How to deal with favouritism in the workplace

No-one likes favouritism at work. But is it always as clear cut as it seems? We explore some of the reasons it happens, and what you can do when you see it.

Abbi Melville • 
How to deal with favouritism in the workplace

No-one likes favouritism; it has a demotivating effect on those staff who witness it or who suffer because of it.

So, what do we mean by workplace favouritism?

In its simplest guise, it is when someone in a leadership role consistently and unjustifiably favours one employee or a cohort of employees, over others. This favouring can take many forms: it could simply be that certain employees are treated better; they receive more promotions or are granted greater responsibility. It could be more subtle than this and may involve giving a certain employee more freedom or overlooking their mistakes where others face more scrutiny and reprimand.

What makes this more complicated is that it is perfectly normal to get on better with some employees over others, (particularly if a manager and employee share the same interests). It is also normal to tailor one’s management approach to suit certain personalities, (that’s flexible leadership.) However, the problem comes when there isn’t a performance-related reason for any preferential treatment given out by the manager. This is kind of obvious really when you think about it.

That’s why the first thing to ask yourself if you witness apparent favouritism is whether this preferential treatment is justified.

Sure, the seemingly favourite employee may laugh and joke more at the water cooler with the boss, but do they consistently work harder, hit deadlines, meet performance targets, and go the extra mile, in a way that others do not? Or have they been going through any personal difficulties recently which could account for why the manager is cutting them some more slack? Do you know the full picture?

Has there been a misunderstanding?

Without being able to answer these questions with some level of certainty, there is still plenty of room for misunderstanding here. This is why it may be wise to get some outside perspectives on the situation from trusted colleagues, who may be more familiar with the situation, simply because they predate you or know the employees in question better. This approach makes sense whether you are approaching this as a HR Manager or a line employee.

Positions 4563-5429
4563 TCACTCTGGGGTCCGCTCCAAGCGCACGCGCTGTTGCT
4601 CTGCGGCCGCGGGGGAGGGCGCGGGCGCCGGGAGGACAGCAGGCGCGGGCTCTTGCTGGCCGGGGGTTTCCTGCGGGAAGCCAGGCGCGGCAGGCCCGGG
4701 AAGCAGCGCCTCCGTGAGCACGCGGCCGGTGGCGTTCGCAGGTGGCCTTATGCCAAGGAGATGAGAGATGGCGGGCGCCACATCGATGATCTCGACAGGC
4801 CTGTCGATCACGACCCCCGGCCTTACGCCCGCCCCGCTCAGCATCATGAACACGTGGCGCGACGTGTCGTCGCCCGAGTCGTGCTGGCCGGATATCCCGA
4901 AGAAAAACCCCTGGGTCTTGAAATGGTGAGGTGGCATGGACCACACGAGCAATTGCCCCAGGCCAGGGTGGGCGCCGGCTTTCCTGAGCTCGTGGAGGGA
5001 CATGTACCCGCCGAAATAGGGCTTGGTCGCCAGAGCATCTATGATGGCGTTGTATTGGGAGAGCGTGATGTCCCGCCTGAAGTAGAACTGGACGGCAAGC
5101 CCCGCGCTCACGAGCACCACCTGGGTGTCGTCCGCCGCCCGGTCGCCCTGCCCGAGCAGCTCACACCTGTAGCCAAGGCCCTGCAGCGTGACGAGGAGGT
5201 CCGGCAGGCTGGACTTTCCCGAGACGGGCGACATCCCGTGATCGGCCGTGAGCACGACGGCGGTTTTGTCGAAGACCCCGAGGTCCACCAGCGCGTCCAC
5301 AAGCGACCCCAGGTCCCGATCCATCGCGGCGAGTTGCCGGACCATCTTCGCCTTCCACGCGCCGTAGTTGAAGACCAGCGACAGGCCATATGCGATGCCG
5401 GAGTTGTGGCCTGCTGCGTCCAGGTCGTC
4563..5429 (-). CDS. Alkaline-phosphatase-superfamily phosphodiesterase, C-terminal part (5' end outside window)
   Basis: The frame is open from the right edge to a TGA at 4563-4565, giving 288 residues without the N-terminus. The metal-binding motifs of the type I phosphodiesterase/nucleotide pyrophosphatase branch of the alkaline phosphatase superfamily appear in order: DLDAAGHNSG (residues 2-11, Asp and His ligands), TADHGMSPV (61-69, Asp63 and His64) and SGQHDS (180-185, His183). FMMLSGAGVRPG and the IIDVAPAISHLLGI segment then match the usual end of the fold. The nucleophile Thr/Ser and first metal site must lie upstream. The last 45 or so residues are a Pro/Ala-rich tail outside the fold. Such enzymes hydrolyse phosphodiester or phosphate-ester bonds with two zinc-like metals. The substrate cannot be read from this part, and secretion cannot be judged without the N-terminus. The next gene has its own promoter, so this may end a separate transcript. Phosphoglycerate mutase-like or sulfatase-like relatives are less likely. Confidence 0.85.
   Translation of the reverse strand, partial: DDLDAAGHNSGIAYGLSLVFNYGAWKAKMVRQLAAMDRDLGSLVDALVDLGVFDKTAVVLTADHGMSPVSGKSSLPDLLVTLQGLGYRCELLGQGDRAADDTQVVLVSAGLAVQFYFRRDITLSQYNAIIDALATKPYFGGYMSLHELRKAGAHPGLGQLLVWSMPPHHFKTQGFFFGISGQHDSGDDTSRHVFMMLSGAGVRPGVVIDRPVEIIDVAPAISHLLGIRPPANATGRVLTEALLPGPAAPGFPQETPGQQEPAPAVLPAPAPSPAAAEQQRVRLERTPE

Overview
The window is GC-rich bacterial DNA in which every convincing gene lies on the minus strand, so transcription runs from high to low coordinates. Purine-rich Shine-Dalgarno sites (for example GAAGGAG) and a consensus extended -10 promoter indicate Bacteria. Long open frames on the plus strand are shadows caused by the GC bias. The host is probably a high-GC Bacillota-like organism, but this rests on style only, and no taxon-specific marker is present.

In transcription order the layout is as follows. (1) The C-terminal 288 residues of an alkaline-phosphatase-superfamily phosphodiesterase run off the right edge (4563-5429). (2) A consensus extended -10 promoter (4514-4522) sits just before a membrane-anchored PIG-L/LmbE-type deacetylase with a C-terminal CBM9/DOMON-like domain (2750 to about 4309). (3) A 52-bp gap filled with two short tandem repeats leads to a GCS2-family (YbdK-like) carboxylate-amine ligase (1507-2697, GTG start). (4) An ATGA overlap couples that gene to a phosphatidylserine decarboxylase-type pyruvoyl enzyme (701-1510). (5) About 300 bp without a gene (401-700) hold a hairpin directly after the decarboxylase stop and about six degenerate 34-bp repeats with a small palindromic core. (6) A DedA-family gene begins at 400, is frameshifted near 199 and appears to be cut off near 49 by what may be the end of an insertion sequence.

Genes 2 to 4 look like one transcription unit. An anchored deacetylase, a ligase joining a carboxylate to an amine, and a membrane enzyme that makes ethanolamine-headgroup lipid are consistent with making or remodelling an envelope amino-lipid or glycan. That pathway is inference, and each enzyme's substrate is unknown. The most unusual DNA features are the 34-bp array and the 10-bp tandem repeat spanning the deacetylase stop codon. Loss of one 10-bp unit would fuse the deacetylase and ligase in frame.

If after these discussions it becomes clear that there is a potential case for preferential treatment, what can you do to address it? As an employee, you should have a grievance procedure easily accessible – preferably stored within your self-service HR software. This procedure is designed for such situations as this. If you can’t find, it ask your HR manager, as your employer is required by law to have one.

Have an informal meeting with HR

Most good grievances procedures will recommend that you try to discuss things informally before going formal. Good first contact points for this include your HR manager, line manager, (assuming they are not the person you have the grievance about), or another manager. If they are willing you could bring along one or two other colleagues who share your concerns for greater impact.

It’s important to prepare for your meeting, so you can make your case calmly and carefully, using examples for credibility, focussing on the demotivational effect favouritism is having while trying to avoid an accusatory approach. This will form the basis for a constructive discussion with the committee.

HR managers or people managers sitting on the other side of the table of the discussions may need to conduct a discrete, brief informal investigation into the alleged favouritism.

They could propose that this favouritism be addressed by a more generalised anti-nepotism approach which deploys one or more of the following strategies.

  • A top-down cautionary memo reminding managers of their responsibilities toward equity and, making it clear that nepotism and favouritism are unacceptable.
  • Mandatory training around eliminating unconscious bias and promoting equity.
  • Conduct an employee survey on favouritism and ask for suggestions that can address the problem and include some related questions in the annual survey.
  • Introduce more transparency around reward and promotion decisions.

Of course, if this favouritism is severe enough to constitute a breach of the organisation’s equity or discrimination policies then the disciplinary procedure may need to be invoked by senior management.

These actions, taken in whole or in part may be enough to address your concerns and the matter may be closed on this basis that these tactics have the desired effect.

If you are not satisfied with the outcome you will have a judgement call to make, perhaps in consultation with this informal committee, as to whether to press on with this informally or to take it to a formal grievance, which is your right.